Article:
Oniko's Travel Diary:
The Three Mountains

(August 5-31, 1998)

Return to Oniko Goes To Japan


Monday August 24th, 1998
I got up and out early today, but not too early... stores don't open until ten, and I want to do some shopping. I intended to walk to the mummified Buddha first, then swing around to the local doll makers, and then visit the shopping area and it's temples before heading back to the hotel this afternoon. If only I was that lucky.
I walked back to the shoping area I visited yesterday, carrying the box I needed to mail. There was a post office in this area, but I knew it wouldn't be open yet... which would give me the time to explore a temple I saw nearby. It's a quiet place, on a corner; it has a decent sized pond with turtles living in it, a small Shintou sub-shrine [it's not unusual for Shintou shrines and Buddhist temples to share the same ground], and a playground for children [a nice touch]. I watched the turtles for awhile; I suspect they have some special significance for this temple, but there was no one around to ask. At the main hall, everything was closed up except for the box to throw coins into and one other thing... a coin operated fortune vender.
It's not unusual to have small fortunes offered at temples and shrines; typically at the same place you can buy a mamori -- protective charm -- you are able to buy a random fortune for 100yen. Some temples I've seen have left a bowl of these out so you could take one yourself after dropping in a coin... of course, some people might not drop in a coin, eh? [I wonder if they get bad fortunes?] So this coin operated vender makes perfect sense if the fortunes are left unattended for long periods of time... and seeing it made me suspect that this temple was locally maintained, with no actual live-in priests. In any case, I bought a fortune and moved on... maybe I'll be able to read some of it later, and I need all the help I can get, eh?
By now the post office was open, so I entered and once again negotiated the hows and whys of sending a package to the United States. The one thing that seems to confuse the process most is that the post office workers keep expecting me to have a permanent address in Japan to enter as a "return to" address; when I tell them I don't, it ususally takes about another 15 minutes to convince them that it's okay to send the package anyway. The second snag is that they usually think my choice to send packages by surface mail rather than by air mail is an error, because surface is weeks slower than air... but it's also much cheaper, which is more important to me. But I managed to sort out what they needed and got the box out of my hands, finally. And so, unencumbered, I set off to visit the Buddhist mummy.
The tourist map made the mummy and the doll makers look a lot closer than they actually were. I walked a long way. I stopped at a large book store I was passing both to browse a little and to cool off; it was turning into a hot day outside. Looking at the map, I couldn't understand why I hadn't seen another temple yet; but I figured it couldn't be too much farther, so I walked on.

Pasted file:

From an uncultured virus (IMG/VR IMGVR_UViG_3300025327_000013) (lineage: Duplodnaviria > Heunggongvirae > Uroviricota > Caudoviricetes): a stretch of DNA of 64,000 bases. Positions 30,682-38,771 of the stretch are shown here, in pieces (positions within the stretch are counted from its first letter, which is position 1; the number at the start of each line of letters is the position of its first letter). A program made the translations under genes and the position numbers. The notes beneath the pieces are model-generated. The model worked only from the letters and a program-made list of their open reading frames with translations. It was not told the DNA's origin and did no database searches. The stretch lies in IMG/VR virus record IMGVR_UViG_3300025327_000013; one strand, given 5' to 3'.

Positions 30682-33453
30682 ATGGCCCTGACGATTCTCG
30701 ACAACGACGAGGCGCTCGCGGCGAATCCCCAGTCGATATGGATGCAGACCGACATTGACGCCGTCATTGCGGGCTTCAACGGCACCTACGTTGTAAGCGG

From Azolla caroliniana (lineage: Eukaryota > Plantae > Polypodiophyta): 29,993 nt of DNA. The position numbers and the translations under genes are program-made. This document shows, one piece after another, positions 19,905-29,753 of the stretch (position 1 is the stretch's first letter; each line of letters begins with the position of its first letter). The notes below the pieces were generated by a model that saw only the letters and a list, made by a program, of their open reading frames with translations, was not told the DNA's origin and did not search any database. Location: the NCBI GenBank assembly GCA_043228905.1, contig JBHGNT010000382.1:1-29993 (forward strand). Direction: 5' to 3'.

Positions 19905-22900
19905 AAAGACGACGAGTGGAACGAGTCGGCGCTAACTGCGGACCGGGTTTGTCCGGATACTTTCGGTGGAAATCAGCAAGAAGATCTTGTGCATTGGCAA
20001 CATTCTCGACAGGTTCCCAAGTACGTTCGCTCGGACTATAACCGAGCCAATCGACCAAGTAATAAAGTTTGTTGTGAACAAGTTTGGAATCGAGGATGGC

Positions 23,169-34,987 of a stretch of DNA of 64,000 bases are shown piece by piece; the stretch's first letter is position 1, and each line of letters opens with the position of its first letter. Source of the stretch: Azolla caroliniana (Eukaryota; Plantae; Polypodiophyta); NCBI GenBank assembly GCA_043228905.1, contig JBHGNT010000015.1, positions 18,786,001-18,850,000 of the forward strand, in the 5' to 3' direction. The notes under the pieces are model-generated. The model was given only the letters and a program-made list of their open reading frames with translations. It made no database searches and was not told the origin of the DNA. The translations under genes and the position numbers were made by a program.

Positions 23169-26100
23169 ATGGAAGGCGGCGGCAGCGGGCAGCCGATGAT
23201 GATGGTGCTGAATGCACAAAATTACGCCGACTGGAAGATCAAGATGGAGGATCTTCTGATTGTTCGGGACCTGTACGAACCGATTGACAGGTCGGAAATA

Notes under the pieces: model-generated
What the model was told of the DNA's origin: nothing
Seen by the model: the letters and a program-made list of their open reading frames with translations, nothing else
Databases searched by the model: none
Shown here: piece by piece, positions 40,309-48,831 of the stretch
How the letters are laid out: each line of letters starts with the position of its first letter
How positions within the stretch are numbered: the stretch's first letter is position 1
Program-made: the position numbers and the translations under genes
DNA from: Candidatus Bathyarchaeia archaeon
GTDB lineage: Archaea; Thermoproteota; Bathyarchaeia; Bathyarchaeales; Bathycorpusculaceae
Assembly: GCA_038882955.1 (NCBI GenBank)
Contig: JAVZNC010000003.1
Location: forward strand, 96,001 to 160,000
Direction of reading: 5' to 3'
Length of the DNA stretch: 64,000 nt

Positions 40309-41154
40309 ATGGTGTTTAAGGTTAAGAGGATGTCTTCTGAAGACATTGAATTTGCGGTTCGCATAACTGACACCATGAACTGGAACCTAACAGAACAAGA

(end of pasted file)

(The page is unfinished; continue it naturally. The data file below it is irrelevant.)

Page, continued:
And I walked.
Now I've been told by some of my Japanese friends that I have "nagai ashi" -- "long legs". This means that I can walk ridiculous distances without straining; distances that kill most people. I have to remember this when I go for walks with others, and I try to watch how they are doing to judge when we've walked far enough. But here's the point... I walked far enough that I was starting to doubt my ability to go farther. Especially after trudging up and down Fuji, I was not in any shape to do this sort of marathon hike again; but the further I went, the more determined I became to find that mummy... it was the only way to justify the effort.
Just when I was ready to give up, I caught sight of a huge torii -- a sacred gatepost that marks the entrance to a Shintou shrine. It seemed to coincide with a turn in the road that I had been looking for for around an hour; I muttered a quiet "thank you" to whatever may have been listening, and shuffled to it as fast as I could... only to find it wasn't open. The shrine was under heavy re-construction. It looked like the whole of the building was being torn down and replaced, the parking area was torn up, and in general it looked to be not open for business unless you wanted to get run over by construction vehicles. After a moment, I had a good thought... I compared the name of the temple on the map to the name on the shrine's wall; I couldn't read either, but I could tell that they were written with different Chinese characters. This wasn't the place I was looking for.
Ah, but it was close! Just around the corner I found a temple, and the kanji on their sign did match up to the map. It had been about a seven mile hike to reach it, but I was definitely feeling better now that I was here.
UPDATE 2002: At the time I took this trip, I didn't know much about the mummified 'Buddhas'. Nowadays, I know a lot more about them...
Click Here!
The temple was quiet... there was no one in the main hall of the temple; and there were no mummified bodies in the main hall either. I paid my respects, and then started to look around for anyone I could ask about the mummified Buddha.
After looking around the main temple as much as I dared, I cautiously poked my head into the building next to the main hall; it had two cars parked in front of it, so I figured there would be someone there. There were some shoes in the entrance hall, but no one in view of the door. Oy. I hate being intrusive, especially in Japan where it's a double-big no-no... but I wanted to see that Buddha, if at all possible. So I unzipped my boots and, quietly calling "sumimasen" -- "excuse me" -- I stepped back to the only open door I could see.